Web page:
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Familial clustering of suicide risk: a total population study of 11.4 million individuals

  • D. Tidemalm (a1), B. Runeson (a1), M. Waern (a2), T. Frisell (a3) (a4), E. Carlström (a3), P. Lichtenstein (a3) and N. Långström (a3) (a4)...
Abstract
Background

Research suggests that suicidal behaviour is aggregated in families. However, due to methodological limitations, including small sample sizes, the strength and pattern of this aggregation remains uncertain.

Method

We examined the familial clustering of completed suicide in a Swedish total population sample. We linked the Cause of Death and Multi-Generation Registers and compared suicide rates among relatives of all 83 951 suicide decedents from 1952–2003 with those among relatives of population controls.

Results

Patterns of familial aggregation of suicide among relatives to suicide decedents suggested genetic influences on suicide risk; the risk among full siblings (odds ratio 3.1, 95% confidence interval 2.8–3.5, 50% genetic similarity) was higher than that for maternal half-siblings (1.7, 1.1–2.7, 25% genetic similarity), despite similar environmental exposure. Further, monozygotic twins (100% genetic similarity) had a higher risk than dizygotic twins (50% genetic similarity) and cousins (12.5% genetic similarity) had higher suicide risk than controls. Shared (familial) environmental influences were also indicated; siblings to suicide decedents had a higher risk than offspring (both 50% genetically identical but siblings having a more shared environment, 3.1, 2.8–3.5 v. 2.0, 1.9–2.2), and maternal half-siblings had a higher risk than paternal half-siblings (both 50% genetically identical but the former with a more shared environment). Although comparisons of twins and half-siblings had overlapping confidence intervals, they were supported by sensitivity analyses, also including suicide attempts.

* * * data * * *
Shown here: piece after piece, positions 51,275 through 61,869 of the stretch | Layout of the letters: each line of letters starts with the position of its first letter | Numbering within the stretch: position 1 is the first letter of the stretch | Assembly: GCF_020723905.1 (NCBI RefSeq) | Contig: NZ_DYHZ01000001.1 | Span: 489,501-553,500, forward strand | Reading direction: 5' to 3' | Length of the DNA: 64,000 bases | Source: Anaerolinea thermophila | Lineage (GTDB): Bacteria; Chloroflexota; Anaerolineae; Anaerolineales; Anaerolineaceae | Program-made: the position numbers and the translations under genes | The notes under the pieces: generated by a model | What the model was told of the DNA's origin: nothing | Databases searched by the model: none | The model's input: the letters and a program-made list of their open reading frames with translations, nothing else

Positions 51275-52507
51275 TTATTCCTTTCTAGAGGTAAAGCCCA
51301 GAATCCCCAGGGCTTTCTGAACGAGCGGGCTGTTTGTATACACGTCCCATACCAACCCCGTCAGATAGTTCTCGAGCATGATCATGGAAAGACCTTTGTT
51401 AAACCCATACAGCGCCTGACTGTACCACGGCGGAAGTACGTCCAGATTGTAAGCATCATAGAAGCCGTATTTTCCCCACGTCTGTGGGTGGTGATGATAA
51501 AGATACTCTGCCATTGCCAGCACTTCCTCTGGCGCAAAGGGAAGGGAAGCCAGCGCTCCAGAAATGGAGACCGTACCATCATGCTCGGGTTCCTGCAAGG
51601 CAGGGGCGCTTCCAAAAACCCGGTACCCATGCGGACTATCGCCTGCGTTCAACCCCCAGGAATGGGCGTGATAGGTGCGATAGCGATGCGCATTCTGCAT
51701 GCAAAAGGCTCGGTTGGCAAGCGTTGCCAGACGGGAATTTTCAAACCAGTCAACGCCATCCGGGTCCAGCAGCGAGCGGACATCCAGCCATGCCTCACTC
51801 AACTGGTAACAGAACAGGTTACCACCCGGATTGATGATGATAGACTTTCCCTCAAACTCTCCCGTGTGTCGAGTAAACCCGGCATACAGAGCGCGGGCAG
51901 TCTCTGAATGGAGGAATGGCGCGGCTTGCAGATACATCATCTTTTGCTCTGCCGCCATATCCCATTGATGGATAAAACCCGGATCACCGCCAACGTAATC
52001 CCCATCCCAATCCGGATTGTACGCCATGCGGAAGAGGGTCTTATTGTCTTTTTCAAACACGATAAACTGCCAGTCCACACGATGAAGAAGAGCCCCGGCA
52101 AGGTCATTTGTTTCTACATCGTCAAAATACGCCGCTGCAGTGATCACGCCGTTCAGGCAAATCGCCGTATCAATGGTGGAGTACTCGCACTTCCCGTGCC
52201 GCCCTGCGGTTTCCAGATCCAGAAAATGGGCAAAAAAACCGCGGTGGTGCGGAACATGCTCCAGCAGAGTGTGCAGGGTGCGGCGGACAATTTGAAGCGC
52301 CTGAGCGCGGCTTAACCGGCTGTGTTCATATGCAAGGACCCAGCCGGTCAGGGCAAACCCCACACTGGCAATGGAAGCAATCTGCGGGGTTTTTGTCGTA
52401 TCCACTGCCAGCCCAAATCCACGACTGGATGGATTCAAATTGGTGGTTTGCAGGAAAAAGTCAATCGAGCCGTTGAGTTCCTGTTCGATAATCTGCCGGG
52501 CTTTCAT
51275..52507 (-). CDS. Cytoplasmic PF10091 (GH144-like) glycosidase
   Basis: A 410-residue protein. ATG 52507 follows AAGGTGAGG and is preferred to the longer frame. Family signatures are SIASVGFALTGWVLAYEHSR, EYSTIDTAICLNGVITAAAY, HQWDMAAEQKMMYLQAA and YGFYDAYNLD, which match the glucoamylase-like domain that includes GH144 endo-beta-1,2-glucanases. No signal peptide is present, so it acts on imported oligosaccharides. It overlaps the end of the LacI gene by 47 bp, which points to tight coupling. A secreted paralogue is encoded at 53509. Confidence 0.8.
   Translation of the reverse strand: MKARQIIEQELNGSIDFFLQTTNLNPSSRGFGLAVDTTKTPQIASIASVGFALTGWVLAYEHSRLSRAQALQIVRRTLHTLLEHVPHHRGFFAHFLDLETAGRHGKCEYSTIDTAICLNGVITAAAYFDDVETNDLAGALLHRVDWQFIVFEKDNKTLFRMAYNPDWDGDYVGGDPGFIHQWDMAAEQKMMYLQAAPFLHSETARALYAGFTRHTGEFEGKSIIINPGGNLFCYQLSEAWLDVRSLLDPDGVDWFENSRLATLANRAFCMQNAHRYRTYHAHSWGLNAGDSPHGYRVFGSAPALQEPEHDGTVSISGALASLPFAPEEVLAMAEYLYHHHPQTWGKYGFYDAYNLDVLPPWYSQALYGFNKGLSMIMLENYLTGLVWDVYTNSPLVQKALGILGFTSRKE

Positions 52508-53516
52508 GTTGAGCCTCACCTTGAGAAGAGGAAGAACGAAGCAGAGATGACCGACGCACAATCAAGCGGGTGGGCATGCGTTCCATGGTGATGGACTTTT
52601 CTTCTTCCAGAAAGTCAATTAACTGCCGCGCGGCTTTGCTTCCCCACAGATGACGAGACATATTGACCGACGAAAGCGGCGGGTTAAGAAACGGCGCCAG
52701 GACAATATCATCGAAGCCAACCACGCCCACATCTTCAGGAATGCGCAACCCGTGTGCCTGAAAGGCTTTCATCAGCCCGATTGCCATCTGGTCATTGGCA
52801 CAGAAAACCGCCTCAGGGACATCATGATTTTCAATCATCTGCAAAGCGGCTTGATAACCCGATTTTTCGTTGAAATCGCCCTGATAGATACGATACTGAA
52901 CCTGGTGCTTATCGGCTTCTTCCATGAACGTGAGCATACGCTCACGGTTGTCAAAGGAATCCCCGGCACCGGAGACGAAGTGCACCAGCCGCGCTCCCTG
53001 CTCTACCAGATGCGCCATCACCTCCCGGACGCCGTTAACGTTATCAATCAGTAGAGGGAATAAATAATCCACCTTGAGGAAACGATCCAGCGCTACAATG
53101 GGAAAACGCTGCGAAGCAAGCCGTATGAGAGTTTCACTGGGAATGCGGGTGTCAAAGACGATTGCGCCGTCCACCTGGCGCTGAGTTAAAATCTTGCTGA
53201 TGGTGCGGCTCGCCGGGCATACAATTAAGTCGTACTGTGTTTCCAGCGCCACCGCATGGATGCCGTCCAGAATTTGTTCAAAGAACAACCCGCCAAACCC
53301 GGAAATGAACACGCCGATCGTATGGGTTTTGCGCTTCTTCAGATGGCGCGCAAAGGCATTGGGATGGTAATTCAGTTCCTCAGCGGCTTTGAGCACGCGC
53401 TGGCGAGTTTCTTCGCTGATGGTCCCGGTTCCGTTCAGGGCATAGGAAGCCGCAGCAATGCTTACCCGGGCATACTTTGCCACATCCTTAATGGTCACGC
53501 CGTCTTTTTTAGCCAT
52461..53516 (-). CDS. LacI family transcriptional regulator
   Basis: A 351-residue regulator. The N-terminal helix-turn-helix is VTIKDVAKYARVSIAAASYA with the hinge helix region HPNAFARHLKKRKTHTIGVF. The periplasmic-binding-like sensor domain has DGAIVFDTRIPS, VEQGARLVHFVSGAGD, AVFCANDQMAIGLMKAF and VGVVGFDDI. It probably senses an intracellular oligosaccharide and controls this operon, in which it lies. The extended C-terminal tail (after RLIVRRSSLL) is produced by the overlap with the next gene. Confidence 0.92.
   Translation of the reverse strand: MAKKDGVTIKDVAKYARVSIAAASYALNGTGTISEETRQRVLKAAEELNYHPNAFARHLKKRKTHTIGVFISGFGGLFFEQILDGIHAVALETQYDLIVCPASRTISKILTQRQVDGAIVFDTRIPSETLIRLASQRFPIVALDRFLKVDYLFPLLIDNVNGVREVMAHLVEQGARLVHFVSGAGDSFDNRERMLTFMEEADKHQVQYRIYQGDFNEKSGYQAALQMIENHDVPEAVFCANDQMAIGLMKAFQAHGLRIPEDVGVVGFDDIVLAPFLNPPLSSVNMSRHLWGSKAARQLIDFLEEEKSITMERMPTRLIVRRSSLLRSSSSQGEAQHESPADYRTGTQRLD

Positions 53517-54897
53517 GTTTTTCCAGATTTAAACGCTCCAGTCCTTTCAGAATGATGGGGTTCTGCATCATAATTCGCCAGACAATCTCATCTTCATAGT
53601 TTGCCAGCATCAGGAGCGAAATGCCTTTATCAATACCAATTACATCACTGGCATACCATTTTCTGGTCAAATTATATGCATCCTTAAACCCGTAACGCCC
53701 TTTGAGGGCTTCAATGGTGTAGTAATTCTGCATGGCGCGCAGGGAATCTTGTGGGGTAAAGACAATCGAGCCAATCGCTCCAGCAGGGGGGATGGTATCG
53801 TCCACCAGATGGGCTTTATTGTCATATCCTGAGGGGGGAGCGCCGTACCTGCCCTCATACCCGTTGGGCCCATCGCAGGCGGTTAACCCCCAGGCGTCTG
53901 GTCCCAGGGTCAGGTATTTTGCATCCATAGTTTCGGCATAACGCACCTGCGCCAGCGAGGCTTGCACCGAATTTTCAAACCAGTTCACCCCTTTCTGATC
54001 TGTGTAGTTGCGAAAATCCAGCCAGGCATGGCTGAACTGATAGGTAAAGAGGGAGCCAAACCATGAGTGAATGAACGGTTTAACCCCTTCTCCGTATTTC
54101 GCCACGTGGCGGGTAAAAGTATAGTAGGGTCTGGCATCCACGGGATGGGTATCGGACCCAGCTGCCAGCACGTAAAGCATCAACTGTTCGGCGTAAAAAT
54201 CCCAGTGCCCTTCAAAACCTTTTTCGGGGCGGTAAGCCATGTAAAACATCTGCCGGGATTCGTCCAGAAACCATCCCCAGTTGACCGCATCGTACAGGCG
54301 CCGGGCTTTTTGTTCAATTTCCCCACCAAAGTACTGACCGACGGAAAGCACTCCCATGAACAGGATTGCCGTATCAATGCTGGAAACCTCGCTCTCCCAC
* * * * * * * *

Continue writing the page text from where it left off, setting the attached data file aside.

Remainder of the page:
Conclusions

Familial clustering of suicide is primarily influenced by genetic and also shared environmental factors. The family history of suicide should be considered when assessing suicide risk in clinical settings or designing and administering preventive interventions.

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Copyright
The online version of this article is published within an Open Access environment subject to the conditions of the Creative Commons Attribution-NonCommercial-ShareAlike licence <http://creativecommons.org/licenses/by-nc-sa/2.5/>. The written permission of Cambridge University Press must be obtained for commercial re-use.
Corresponding author
*Address for correspondence: Dr D. Tidemalm, Department of Clinical Neuroscience, Karolinska Institutet, Division of Psychiatry, St Göran, SE-112 81 Stockholm, Sweden. (Email: dag.tidemalm@ki.se)
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This list contains references from the content that can be linked to their source. For a full set of references and notes please see the PDF or HTML where available.

T Frisell , Y Pawitan , N Långström , P Lichtenstein (in press). Heritability, assortative mating and gender differences in violent crime: results from a total population sample using twin, adoption, and sibling models. Behavior Genetics.

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Psychological Medicine
  • ISSN: 0033-2917
  • EISSN: 1469-8978
  • URL: /core/journals/psychological-medicine
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